Angie’s List shares drop after revenue miss, quarterly loss

Angie's List Inc. on Wednesday reported a loss of $8.3 million for the second quarter, ending its streak of two profitable quarters and sending its shares down about 21 percent in late-morning trading.

The Indianapolis-based consumer-reviews company said it lost 14 cents a share in the three months ended June 30, compared to a loss of 31 cents a share, or $18.4 million, in the same period last year.

The company narrowed its loss in the recent quarter by boosting revenue 11 percent to $87.3 million. Service provider revenue swelled 17 percent over the comparable period last year, to $70.4 million. Expenses barely moved, shrinking about 2 percent to $94.9 million.

The results beat analyst expectations on the bottom line, but fell short on the top line. Analysts expected a loss of 17 cents a share this quarter on $89.4 million in revenue.

In late-morning trading, shares were selling for about $4.78, about 21 percent below the closing price on Tuesday.

The earnings results underscore the 20-year-old company's struggle to tame expenses as it continuously tweaks its business model. Its public earnings reports date back to the fourth quarter of 2010, and over that period the company has seen quarter-over-quarter revenue growth occur for 19 consecutive quarters.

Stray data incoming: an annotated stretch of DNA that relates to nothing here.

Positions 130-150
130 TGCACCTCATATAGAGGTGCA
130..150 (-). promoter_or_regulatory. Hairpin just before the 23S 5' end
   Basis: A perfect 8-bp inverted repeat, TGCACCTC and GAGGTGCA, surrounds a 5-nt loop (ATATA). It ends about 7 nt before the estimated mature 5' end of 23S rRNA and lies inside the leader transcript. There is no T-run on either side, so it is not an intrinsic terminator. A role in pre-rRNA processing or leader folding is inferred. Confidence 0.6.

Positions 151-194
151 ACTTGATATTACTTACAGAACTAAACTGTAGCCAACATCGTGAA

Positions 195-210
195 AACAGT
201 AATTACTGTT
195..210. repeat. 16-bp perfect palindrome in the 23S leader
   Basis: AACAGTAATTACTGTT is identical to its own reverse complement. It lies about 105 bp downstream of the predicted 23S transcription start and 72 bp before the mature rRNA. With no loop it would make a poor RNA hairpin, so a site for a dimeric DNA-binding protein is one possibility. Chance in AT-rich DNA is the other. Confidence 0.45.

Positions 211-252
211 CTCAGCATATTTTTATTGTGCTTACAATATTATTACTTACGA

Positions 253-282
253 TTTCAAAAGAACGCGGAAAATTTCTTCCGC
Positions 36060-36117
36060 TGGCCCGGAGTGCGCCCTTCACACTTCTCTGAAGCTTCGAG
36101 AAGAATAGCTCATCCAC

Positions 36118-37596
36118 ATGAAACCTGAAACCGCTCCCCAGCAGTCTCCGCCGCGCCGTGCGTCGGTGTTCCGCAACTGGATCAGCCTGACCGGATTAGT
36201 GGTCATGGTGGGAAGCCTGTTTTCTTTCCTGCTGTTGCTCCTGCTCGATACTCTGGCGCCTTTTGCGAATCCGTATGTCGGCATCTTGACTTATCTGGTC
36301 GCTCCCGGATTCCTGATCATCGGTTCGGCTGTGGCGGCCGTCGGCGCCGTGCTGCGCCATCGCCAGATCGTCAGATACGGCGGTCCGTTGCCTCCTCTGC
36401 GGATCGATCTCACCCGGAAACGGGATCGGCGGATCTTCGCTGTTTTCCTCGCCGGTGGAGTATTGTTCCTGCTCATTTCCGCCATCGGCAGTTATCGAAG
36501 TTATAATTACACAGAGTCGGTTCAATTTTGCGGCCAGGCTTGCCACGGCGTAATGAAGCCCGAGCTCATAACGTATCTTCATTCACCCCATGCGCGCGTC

But it's only seen four profitable quarters and never had a profitable year.

In the latest quarter, Angie's slashed marketing spending by about $10 million to $25 million compared to the year-ago period. But those reductions were mostly offset by other expense categories, including technology, as the company shifts to become more of a marketplace for all consumers instead of a members-only reviews platform.

The shift has its challenges. The company recently lowered its "take rate," or commission on service provider transactions, which dragged on revenue, company officials said in an earnings call Wednesday morning. And its Snapfix offering–an on-demand service that collects pictures of member and non-member repair projects for service provider estimates–could be hampering membership growth.

"While pleased with the uptake in Snapfix's submissions," Chief Marketing Officer Angie Hicks said on the earnings call Wednesday, "the success we've achieved attracting new members to Snapfix has some adverse impacts on member acquisition, as consumers who may have otherwise become members first instead participate in Snapfix without membership."

The company is interested in attracting non-members for transactions, but it doesn't plan to abandon its membership model. "The goal is to drive both," Hicks said.

Editor's note: This story was updated at 11:32 a.m.

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